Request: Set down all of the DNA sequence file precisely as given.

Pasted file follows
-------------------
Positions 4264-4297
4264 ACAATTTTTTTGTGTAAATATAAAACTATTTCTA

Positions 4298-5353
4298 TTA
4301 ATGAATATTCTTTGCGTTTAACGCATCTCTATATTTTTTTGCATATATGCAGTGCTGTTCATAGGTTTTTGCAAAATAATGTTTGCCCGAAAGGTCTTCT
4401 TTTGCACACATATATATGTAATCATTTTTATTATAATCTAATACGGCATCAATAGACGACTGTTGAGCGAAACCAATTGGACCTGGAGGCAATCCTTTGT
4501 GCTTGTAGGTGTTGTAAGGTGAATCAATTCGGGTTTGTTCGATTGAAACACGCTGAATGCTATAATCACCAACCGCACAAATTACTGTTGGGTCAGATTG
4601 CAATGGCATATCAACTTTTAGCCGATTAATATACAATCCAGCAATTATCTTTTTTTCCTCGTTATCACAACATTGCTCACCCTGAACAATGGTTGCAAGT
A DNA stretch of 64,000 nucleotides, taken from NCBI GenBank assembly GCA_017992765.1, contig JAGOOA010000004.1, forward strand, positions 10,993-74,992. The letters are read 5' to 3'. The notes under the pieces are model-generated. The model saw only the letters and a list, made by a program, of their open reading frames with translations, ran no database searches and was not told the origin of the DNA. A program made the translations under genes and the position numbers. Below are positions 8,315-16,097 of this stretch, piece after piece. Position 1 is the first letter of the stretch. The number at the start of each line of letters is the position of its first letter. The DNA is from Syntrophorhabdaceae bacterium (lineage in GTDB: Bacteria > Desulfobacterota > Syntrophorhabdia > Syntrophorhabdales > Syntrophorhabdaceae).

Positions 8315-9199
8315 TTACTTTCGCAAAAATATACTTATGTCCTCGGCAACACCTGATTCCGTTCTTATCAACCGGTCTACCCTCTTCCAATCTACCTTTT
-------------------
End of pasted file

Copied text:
Positions 4264-4297
4264 ACAATTTTTTTGTGTAAATATAAAACTATTTCTA

Positions 4298-5353
4298 TTA
4301 ATGAATATTCTTTGCGTTTAACGCATCTCTATATTTTTTTGCATATATGCAGTGCTGTTCATAGGTTTTTGCAAAATAATGTTTGCCCGAAAGGTCTTCT
4401 TTTGCACACATATATATGTAATCATTTTTATTATAATCTAATACGGCATCAATAGACGACTGTTGAGCGAAACCAATTGGACCTGGAGGCAATCCTTTGT
4501 GCTTGTAGGTGTTGTAAGGTGAATCAATTCGGGTTTGTTCGATTGAAACACGCTGAATGCTATAATCACCAACCGCACAAATTACTGTTGGGTCAGATTG
4601 CAATGGCATATCAACTTTTAGCCGATTAATATACAATCCAGCAATTATCTTTTTTTCCTCGTTATCACAACATTGCTCACCCTGAACAATGGTTGCAAGT
A DNA stretch of 64,000 nucleotides, taken from NCBI GenBank assembly GCA_017992765.1, contig JAGOOA010000004.1, forward strand, positions 10,993-74,992. The letters are read 5' to 3'. The notes under the pieces are model-generated. The model saw only the letters and a list, made by a program, of their open reading frames with translations, ran no database searches and was not told the origin of the DNA. A program made the translations under genes and the position numbers. Below are positions 8,315-16,097 of this stretch, piece after piece. Position 1 is the first letter of the stretch. The number at the start of each line of letters is the position of its first letter. The DNA is from Syntrophorhabdaceae bacterium (lineage in GTDB: Bacteria > Desulfobacterota > Syntrophorhabdia > Syntrophorhabdales > Syntrophorhabdaceae).

Positions 8315-9199
8315 TTACTTTCGCAAAAATATACTTATGTCCTCGGCAACACCTGATTCCGTTCTTATCAACCGGTCTACCCTCTTCCAATCTACCTTTT